ERIC Number: ED365760
Record Type: RIE
Publication Date: 1993
Urban Education. Reprints.
Hill, Paul T.
This document addresses the difficulties of urban education, particularly relating to inner cities that contain immigrant and minority students, and argues that schools contribute to the problems of today's urban youth and that schools must do a better job of educating students. It recognizes that schools are burdened by the urban environment but contends that the public cannot wait to change schools until other problems are solved. It grants that someone must address problems, such as poor student health and family instability, but argues that educators have enough to worry about in their own backyards. Better schools will not solve all the problems of American cities, but they are definitely part of the solution. Further, the document argues that: (1) bad public schools are making their own distinct contributions to the problems of cities, (2) there is a substantial consensus among educators and parents about how schools can be made to work for disadvantaged and minority students in the big cities, (3) better inner-city schools are unlikely given today's methods of financing and governance, and (4) better schools are possible in the inner city but only if efforts are made to make a major change in what is meant by a public school. (Contains 19 references.) (GLR)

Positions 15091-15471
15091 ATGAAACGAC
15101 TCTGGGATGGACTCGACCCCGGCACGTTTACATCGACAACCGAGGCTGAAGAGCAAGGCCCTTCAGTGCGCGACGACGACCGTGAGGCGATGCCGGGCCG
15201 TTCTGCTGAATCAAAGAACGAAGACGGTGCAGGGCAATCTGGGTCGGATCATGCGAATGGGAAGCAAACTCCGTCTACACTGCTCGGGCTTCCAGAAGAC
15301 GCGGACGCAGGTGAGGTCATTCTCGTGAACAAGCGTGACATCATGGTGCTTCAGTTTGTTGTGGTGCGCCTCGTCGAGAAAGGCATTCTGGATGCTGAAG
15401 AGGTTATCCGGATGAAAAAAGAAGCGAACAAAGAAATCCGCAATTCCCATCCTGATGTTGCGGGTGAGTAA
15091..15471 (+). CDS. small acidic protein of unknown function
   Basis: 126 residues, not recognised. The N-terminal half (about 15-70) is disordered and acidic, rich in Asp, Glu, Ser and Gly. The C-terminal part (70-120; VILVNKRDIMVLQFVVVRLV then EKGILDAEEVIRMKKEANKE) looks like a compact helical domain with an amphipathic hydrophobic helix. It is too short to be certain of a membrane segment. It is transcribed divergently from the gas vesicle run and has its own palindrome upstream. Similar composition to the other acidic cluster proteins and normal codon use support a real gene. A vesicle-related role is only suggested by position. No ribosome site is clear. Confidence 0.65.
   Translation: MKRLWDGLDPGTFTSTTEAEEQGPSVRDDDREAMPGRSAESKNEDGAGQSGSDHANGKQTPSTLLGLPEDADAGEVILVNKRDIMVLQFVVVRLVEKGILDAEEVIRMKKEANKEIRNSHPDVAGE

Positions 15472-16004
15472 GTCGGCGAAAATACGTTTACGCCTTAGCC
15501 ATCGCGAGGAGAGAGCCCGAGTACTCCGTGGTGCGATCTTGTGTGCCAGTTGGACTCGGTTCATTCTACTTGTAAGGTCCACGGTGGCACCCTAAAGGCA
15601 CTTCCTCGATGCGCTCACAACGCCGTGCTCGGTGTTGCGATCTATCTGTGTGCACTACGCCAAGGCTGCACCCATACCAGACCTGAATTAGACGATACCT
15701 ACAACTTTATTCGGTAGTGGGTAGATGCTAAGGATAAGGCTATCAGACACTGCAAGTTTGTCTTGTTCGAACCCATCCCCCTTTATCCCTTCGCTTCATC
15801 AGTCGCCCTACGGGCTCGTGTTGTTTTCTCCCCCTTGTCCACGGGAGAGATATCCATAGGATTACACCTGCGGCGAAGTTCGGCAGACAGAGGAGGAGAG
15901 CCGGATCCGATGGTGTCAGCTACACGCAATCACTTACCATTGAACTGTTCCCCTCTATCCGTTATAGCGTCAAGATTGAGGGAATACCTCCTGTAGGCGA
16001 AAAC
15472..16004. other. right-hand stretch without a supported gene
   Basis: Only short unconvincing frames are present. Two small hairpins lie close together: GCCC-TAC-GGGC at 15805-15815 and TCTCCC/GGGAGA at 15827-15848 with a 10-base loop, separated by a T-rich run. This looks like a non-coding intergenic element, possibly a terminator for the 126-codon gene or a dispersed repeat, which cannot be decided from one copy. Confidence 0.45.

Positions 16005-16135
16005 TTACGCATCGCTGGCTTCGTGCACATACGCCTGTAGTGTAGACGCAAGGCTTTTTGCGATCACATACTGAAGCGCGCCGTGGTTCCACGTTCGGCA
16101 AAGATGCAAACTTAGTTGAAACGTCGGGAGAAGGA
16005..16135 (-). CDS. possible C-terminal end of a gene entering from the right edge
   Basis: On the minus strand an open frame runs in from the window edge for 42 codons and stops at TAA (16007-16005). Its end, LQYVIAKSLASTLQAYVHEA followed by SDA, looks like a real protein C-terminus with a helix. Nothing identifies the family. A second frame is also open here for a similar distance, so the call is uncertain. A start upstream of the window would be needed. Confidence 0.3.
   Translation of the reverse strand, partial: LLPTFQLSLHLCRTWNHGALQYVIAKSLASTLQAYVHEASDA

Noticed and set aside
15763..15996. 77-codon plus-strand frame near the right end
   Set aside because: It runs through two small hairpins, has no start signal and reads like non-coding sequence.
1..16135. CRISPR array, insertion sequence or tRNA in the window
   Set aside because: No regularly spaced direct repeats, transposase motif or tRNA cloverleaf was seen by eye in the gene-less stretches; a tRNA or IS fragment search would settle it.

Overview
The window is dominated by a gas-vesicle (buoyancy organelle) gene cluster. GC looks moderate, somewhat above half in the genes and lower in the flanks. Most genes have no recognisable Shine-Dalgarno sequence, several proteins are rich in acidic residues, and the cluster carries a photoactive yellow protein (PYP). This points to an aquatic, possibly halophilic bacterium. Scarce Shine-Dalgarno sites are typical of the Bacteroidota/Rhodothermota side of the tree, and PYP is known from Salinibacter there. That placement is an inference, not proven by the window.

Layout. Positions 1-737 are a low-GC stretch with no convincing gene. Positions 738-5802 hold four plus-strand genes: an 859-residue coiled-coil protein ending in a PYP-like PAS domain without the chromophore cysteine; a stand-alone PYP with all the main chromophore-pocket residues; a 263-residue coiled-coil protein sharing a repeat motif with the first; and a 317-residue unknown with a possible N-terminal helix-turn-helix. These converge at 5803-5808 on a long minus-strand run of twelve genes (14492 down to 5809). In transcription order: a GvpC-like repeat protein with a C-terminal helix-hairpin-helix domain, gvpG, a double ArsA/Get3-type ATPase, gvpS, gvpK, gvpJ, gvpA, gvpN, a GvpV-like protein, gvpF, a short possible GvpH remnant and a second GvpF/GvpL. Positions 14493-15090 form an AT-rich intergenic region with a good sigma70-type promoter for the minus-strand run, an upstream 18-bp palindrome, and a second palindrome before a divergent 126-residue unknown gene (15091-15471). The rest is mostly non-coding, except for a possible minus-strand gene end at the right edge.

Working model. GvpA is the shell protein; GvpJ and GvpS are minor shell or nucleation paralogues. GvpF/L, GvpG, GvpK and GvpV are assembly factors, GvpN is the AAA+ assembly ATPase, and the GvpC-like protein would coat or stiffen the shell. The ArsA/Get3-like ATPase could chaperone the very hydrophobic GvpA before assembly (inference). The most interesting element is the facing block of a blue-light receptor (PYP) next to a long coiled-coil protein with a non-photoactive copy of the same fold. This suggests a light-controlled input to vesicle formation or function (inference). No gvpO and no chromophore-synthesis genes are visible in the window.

Publication Type: Opinion Papers; Reports - Evaluative
Education Level: N/A
Audience: Administrators; Policymakers; Practitioners
Authoring Institution: Rand Corp., Santa Monica, CA. Inst. on Education and Training.
Note: Reprinted from "Urban American," Steinbert, James B., Ed.; And Others. 1992. p.127-151.